CHANGE OF STATE
• Matter can change from one state to another.
For example, water (liquid) can be changed into steam which is a gas, and ice (solid) can melt and changes into water (liquid).
• These changes depend upon the movement of the tiny particles present in it.
• The process of conversion of liquid into gaseous state is called evaporation.
• This happens because on heating; the particles of water start moving (or vibrating) faster.
• Finally, they break free from their existing arrangement and escape into the air.
• They change into gas, where the particles can move much more freely.
• Heating a substance makes its particles move or vibrate faster.
• The process of conversion of gaseous to liquid state is called condensation.
• When the freely flowing particles of steam touch a cold surface, it condenses.
• Cooling a substance slows down the movement of its particles.
• The particles thus become less free to move and change from gas to liquid (water).
• A change from a solid to liquid state is termed as melting.
Figure 5- Ice melts when kept at room temperature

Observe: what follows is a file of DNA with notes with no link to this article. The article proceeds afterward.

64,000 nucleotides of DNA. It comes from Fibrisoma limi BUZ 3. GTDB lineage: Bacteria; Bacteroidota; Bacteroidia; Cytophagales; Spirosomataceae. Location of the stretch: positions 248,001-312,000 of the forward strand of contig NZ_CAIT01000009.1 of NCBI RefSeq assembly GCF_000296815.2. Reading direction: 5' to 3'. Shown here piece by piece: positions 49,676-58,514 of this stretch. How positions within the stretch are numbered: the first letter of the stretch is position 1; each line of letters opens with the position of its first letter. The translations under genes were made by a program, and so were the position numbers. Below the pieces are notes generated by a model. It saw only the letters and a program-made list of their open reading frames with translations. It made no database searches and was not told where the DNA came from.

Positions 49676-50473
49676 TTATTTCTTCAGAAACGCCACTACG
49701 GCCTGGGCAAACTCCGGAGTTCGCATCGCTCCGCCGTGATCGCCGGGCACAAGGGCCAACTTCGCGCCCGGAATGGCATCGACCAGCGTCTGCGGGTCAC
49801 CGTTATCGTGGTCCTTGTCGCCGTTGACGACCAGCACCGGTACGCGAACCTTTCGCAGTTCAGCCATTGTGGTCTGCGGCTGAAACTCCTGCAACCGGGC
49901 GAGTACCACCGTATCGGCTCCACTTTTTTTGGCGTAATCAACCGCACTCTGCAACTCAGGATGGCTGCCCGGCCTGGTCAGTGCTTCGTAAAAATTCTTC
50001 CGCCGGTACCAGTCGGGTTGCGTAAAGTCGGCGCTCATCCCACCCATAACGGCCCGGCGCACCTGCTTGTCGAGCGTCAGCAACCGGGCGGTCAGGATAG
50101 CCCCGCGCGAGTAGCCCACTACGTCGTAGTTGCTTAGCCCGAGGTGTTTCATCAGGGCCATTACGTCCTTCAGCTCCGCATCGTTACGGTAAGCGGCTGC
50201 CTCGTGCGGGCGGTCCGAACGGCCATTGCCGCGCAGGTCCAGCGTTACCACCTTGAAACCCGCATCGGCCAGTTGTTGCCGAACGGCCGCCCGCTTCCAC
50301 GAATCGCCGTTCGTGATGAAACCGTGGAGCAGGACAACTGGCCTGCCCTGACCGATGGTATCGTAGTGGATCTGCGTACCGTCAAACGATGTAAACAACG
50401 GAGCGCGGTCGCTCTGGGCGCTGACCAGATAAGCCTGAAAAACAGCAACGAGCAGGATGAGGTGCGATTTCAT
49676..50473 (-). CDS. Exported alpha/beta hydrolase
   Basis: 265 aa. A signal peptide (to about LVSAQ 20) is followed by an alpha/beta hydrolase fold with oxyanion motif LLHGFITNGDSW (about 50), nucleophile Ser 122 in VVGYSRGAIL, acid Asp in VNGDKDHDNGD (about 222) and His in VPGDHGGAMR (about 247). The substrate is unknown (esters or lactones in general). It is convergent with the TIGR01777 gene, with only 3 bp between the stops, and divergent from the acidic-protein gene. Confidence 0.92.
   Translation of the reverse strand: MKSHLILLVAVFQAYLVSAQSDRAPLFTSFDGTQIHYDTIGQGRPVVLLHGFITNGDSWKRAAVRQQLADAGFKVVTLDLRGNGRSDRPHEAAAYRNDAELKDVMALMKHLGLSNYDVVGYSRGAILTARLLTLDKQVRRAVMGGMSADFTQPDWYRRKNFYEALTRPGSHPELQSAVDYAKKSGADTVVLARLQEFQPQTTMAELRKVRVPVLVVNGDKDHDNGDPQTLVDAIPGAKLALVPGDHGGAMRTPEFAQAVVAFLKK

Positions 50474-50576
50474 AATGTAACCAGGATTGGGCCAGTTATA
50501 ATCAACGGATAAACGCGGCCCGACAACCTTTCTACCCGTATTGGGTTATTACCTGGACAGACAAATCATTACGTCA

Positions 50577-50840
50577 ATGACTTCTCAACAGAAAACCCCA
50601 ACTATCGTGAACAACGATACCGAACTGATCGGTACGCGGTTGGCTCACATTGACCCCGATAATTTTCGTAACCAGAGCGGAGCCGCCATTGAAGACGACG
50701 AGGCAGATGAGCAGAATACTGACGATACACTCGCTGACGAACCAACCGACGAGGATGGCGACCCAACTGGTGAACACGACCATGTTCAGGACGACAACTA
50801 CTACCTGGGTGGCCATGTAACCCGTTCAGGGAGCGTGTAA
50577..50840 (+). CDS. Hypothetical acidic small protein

• If we keep the ice cubes at room temperature, after some time we’ll observe that it has converted into water.
• The water particles in solid ice are rigidly packed to give it a fixed shape.
• When ice is taken out of the refrigerator, it melts gradually.
• This is because in a warm place, the water particles in ice start vibrating faster, and finally break away from the rigid pattern.
• They become loosely packed as in a liquid and form water.
• A change from a liquid to solid state is termed as freezing.
• During this process (liquid to solid), the molecules get closer together.
For example: if we keep the water in a refrigerator, after some time we will observe that it has changed into ice.
• When water is cooled, its particles start slowing down and pack themselves into a rigid shape, thus forming solid ice.
• Change of state not only takes place in water but in other substances also.
• Like – mercury is liquid at room temperature but it converts into solid state (at -37 to 39 degrees Celsius) when kept in frozen condition.